// Must only be called from a synchronized method
     // in the object specified in the constructor of this Condition.
     void wait() {
         // FIXME - need an assertion that we have locked the mutex
         if (!mutex) {
             mutex = getMutex(object);
         }
         while (!satisfied) {
             int rc = posix.pthread_cond_wait(&condition, mutex);
             assert(!rc);
         }
     }

     // wait for timeout seconds, returning true if succeeded,
     // false if timed out.
     bool wait(double timeout) {
         // FIXME - need an assertion that we have locked the mutex
         if (!mutex) {
             mutex = getMutex(object);
         }
         posix.timespec t;
         long nsecs = cast(long) (timeout * 1000000000L);
         t.tv_sec   = cast(int)  (nsecs   / 1000000000L);
         t.tv_nsec  = cast(int)  (nsecs   % 1000000000L);
         while (!satisfied) {
             int rc = posix.pthread_cond_timedwait(
                     &condition, mutex, &t);
             if (rc != 0) {
                 return false;
             }
         }
         return true;
     }

     // set the condition to val, notifying a waiting thread if true.
     // Should only be called from a synchronized method in the object
     // provided in this condition's constructor.
     void value(bool val) {
         // FIXME - need an assertion that we have locked the mutex
         if (val != satisfied) {
             satisfied = val;
             if (satisfied) {
                 posix.pthread_cond_signal(&condition);
             }
         }
     }

     // getter for the value of the condition.
     bool value() {
         // FIXME - need an assertion that we have locked the mutex
         return satisfied;
     }
}



David Brown wrote:
 Hopefully I'm missing something obvious here, but D and phobos seem to
 be missing any kind of condition variables.  It's really hard to do
 non-trivial thread programming without this kind of synchronization.
 
 In fact, I'm not sure how I could even go about implementing
 something, since there doesn't seem to be any way of easily accessing
 the object's monitor, which would be needed to do condition variables
 that work with 'synchronized'.
 
 I can think of other ways of doing synchronization, but not in a
 terribly efficient way:
 
   - Use Thread's pause() and resume().  I would have to implement wait
     queues and getting synchronization right on this would be
     challenging.
 
   - Use another OS mechanism such as pipes to sleep and wakeup.  This
     is also not very efficient.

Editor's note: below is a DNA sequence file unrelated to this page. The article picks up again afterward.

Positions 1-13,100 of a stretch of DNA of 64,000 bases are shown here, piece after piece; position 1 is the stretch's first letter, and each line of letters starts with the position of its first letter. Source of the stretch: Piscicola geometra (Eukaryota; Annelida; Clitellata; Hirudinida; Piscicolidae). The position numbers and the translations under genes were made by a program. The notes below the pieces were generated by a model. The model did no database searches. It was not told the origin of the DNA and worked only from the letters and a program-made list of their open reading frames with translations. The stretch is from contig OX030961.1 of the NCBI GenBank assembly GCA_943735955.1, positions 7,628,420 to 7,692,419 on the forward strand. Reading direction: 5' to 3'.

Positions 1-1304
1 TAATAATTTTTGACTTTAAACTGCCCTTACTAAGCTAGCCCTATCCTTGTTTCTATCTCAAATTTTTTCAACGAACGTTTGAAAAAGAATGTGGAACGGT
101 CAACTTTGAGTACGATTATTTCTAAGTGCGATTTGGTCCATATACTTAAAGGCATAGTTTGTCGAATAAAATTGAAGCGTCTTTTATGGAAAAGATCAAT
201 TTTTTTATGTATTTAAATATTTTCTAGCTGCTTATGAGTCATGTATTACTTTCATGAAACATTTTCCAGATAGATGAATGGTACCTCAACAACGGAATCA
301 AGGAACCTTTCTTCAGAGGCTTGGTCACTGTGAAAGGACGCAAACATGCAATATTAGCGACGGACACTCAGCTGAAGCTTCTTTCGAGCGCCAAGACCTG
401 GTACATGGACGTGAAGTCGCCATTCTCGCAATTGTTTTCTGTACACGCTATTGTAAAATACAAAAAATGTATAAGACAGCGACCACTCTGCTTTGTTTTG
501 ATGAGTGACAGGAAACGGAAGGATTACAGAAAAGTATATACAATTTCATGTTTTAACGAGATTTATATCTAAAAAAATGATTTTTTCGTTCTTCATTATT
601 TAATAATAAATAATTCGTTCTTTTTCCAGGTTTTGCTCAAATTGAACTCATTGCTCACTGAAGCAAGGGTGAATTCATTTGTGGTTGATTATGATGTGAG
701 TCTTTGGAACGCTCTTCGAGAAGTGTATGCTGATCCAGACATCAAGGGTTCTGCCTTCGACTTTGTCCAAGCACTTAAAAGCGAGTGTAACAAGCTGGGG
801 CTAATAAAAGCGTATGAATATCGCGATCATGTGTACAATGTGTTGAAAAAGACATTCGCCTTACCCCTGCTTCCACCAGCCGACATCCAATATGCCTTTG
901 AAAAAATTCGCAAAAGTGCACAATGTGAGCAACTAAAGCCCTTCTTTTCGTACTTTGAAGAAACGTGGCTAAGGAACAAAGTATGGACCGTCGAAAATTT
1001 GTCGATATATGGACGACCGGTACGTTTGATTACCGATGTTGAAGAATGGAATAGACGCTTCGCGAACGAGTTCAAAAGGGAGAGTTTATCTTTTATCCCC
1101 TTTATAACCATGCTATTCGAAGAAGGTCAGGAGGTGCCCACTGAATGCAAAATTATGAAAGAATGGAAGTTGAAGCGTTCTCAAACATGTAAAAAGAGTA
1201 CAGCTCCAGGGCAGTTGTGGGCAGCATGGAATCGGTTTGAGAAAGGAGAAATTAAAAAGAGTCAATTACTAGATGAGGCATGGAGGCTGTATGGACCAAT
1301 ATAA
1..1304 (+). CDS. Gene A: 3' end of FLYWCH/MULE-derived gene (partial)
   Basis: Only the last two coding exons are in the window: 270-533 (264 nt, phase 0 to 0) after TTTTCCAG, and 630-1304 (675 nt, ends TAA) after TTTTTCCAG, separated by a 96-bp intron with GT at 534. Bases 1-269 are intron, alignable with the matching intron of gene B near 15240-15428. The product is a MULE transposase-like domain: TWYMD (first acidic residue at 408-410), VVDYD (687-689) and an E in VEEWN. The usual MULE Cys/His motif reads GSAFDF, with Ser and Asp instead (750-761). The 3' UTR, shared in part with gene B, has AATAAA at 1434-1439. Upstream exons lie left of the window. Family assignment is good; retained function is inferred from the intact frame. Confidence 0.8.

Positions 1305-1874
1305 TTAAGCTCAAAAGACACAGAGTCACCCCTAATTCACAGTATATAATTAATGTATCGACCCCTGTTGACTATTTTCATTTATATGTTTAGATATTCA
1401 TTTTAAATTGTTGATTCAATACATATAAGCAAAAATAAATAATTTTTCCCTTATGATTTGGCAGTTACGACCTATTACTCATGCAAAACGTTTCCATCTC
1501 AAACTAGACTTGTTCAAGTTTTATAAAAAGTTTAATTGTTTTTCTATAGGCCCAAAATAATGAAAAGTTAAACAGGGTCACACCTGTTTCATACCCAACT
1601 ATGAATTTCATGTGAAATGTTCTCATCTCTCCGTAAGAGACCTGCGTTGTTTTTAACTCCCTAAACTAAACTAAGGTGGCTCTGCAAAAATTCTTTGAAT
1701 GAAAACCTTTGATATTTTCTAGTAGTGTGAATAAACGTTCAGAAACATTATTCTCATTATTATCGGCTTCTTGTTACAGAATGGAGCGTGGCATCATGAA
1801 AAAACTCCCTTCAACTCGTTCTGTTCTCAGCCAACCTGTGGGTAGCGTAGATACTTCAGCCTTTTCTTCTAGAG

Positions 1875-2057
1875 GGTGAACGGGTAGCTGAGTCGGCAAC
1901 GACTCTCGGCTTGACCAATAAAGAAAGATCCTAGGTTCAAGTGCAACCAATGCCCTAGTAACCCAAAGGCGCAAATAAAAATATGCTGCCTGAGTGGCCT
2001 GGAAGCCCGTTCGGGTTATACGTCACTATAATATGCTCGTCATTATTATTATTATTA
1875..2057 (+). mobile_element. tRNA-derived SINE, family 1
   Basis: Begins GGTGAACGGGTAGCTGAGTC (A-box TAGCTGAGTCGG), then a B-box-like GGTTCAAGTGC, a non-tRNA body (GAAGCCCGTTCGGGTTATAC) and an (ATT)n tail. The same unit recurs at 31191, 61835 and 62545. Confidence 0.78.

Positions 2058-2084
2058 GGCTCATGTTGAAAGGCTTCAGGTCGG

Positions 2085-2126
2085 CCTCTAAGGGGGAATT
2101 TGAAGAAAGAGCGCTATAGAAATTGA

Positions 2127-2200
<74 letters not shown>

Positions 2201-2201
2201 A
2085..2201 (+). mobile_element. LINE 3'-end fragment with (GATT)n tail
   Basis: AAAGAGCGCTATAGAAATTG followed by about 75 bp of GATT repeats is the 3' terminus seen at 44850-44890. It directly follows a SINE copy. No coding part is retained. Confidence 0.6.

I'm just kind of wondering why std.thread even exists without
 condition variables, since it really isn't useful for all that much,
 by itself, and doesn't seem to even have the needed hooks to implement
 any other mechanism.
 
 David Brown

Oct 01 2007
next sibling parent Sean Kelly <sean f4.ca> writes:
David Brown wrote:
 
 I've normally seen condition code where the wait decision is made as part
 of the wait, not as part of the signal.  It allows different waiters to
 have different conditions (although having multiple waiters is complicated,
 and requires access to pthread_cond_broadcast).
 
    synchronized void add(T item)
    {
      add_item_to_queue;
      count++;
      ready.signal;
    }
 
    synchronized T remove()
    {
      while (count == 0)
        ready.wait
      count--;
      return remove_item_from_queue;
    }

This is the classic approach for using condition variables, and I think it's more straightforward than the other method suggested.
 When I get to needing threads, I'll definitely look into your condition
 code, and see if I can get it to work.  It shouldn't be too complicated, I
 just wasn't sure how to get access to the object's monitor.
 
 Is it possible to make 'this' synchronized?

Yup. In Tango, it's possible to set a Mutex instance as the monitor for another object. Doing so currently requires some pointer magic, but it would be simple to encapsulate in a function. Sean
Oct 02 2007
prev sibling next sibling parent reply Sean Kelly <sean f4.ca> writes:
Janice Caron wrote:
 On 10/2/07, David Brown <dlang davidb.org> wrote:
 
 This feature is the very magic about condition variables that makes race
 free synchronization possible where it isn't with events.

Now that part is not right. Race-free synchronization is /always/ possible with events. (Note, however, that I say "possible", not "guaranteed".

How so? Win32 events are widely regarded as broken on comp.programming.threads specifically because of race issues with them. Personally, I think they're fine with only one consumer, but things get a bit odd with multiple consumers. Sean
Oct 02 2007
parent Sean Kelly <sean f4.ca> writes:
Janice Caron wrote:
 On 10/2/07, Sean Kelly <sean f4.ca> wrote:
 Janice Caron wrote:
 Now that part is not right. Race-free synchronization is /always/
 possible with events. (Note, however, that I say "possible", not
 "guaranteed".


class ThreadsafeQueue(T) { Event e; this() { e = new Event; } sychronized void opCat(T x) { add_item_to_queue; e.signal; } T remove() { T x; for (;;) { e.wait; synchronized(this) { if (queue.length != 0) { x = remove_item_from_queue; e.signal; return x; } } } } }